You’ve heard of space elevators, right? You know, it’s that cable that hangs down to Earth from geostationary orbit and stretches out another 35,786 kilometers past that to balance it all out. Down here on Earth, we’re experiencing one Earth gravity, 9.8 m/s2, aka “1 g”. And up at the center, in geostationary orbit, we’re weightless. And at the far end, we’re experiencing full Earth gravity again, only pointed outwards due to centripetal force, right?
I’ve seen this crop up in a few SF stories involving space elevators, and it seems so natural that I assumed they were correct. It makes sense, after all. The bottom is being pulled down at one Earth gravity. To balance out, the other end also has to be getting pulled up at one Earth gravity. It makes sense, but it’s wrong.
Why? The key is that Earth’s gravity is stronger at the surface than in the increasingly higher orbital altitudes. Somewhere in the back of your head, you’re starting to remember something called the Inverse Square Law, aren’t you? That’s right. Like many physical phenomena, their effects decreases with the square of the distance. If you’re twice as far away, you only feel one fourth the effect.
What does that mean for our space elevator? It means that at its center, we are not balancing 1 g of gravity with 1 g of centripetal force. Rather, we’re balancing the decreased gravity from the distant Earth with an equivalent amount of centripetal force. How much gravity is there at that distance? Let’s do the math.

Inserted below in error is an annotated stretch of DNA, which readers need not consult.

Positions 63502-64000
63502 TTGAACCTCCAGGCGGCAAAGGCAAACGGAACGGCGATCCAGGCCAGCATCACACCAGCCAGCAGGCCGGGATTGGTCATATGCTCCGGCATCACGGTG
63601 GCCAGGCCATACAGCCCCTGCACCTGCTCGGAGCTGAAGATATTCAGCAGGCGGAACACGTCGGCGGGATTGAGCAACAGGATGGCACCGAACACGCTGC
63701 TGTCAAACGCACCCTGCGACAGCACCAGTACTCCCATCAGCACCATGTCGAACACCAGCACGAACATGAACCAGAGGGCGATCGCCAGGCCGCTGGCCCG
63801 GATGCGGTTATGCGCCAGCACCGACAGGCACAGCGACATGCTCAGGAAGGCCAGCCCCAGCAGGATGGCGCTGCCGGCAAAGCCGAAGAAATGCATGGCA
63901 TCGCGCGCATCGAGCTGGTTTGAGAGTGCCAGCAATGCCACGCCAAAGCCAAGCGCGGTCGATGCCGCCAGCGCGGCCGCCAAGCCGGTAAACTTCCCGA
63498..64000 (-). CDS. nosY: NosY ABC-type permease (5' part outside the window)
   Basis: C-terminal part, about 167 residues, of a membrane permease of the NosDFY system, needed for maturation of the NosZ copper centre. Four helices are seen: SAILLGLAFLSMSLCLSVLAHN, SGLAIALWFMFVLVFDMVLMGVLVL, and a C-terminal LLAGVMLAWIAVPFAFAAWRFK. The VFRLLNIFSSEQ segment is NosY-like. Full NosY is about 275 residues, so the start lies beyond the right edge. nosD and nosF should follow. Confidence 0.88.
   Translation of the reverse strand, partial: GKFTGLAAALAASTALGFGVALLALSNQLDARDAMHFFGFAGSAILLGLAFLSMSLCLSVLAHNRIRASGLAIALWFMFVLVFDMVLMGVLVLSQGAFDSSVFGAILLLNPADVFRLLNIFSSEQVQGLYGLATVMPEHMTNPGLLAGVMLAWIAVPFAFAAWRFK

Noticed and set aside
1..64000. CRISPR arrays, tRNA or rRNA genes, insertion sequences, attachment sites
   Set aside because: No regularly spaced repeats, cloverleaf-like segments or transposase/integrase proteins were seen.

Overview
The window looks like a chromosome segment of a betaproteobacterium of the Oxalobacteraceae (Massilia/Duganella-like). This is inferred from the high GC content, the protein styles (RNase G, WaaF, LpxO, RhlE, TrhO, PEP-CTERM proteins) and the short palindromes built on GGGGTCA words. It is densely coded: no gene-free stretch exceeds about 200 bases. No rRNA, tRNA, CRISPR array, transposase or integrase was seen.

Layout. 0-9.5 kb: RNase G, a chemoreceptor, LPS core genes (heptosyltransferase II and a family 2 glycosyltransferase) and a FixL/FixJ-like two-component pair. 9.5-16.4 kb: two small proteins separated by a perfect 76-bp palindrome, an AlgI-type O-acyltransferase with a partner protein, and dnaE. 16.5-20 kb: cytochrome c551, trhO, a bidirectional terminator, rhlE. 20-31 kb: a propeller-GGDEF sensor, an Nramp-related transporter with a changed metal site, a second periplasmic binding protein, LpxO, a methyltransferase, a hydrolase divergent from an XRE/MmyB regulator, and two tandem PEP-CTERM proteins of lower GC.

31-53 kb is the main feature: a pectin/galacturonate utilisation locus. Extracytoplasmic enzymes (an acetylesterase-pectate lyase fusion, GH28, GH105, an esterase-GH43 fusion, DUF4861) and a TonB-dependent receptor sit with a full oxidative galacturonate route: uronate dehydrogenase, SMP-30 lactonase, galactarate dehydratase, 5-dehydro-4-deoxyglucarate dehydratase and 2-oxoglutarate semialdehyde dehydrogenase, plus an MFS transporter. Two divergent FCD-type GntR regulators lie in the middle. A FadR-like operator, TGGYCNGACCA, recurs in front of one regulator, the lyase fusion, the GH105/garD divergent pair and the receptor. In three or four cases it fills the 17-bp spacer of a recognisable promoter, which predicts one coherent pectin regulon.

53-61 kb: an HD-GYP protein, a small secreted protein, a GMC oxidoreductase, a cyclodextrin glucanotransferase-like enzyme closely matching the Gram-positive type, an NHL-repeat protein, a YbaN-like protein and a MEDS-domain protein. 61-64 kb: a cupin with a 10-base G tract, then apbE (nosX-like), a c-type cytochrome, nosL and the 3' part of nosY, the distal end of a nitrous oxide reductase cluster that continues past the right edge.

The formula for gravity at a distance is:
g = GM / r2
… where G is the gravitational constant, M is the mass of the body (i.e. Earth), and r is the radius of the orbit. The value of the product GM is known to high precision at 398,600.4418 km3/s2, and the geostationary orbit radius is 42,164km — 6300 of which are between the Earth’s center and surface. So at that altitude, the gravitational attraction of the earth is 0.224 m/s2, or a mere 2.28% of the gravity we experience on the surface of the Earth at the base of the space elevator.
But what does that say about the centripetal force we experience out at the far end? Well, centripetal acceleration is defined by the formula
a = w2 * r
…where w is the angular velocity in radians per second, and r is the radius of the circle we’re turning in. Since we’re still staying over the same point on earth, the angular velocity is (2 * pi) per day or roughly 0.0000729 radians per second, and our radius is about 77,950km, i.e. twice the geostationary altitude plus the radius of the Earth itself. And being swung around at that far-flung distance will net us a grand total centripetal acceleration of… 0.41 m/s2.
But we’re not quite done, because even though we’re being flung around, we’re still feeling some gravity pulling us back to the Earth. At that distance, it’s only 0.065 m/s2, but that does drop us down to 0.35 m/s2, or a mere 3.6% the surface gravity of the Earth.
You thought the Apollo astronauts looked bouncy on the Moon? They were over four and a half times heavier than they would be at the end of the elevator’s cable. It’s enough to keep things on the floor, but it’s not enough to feel very strongly.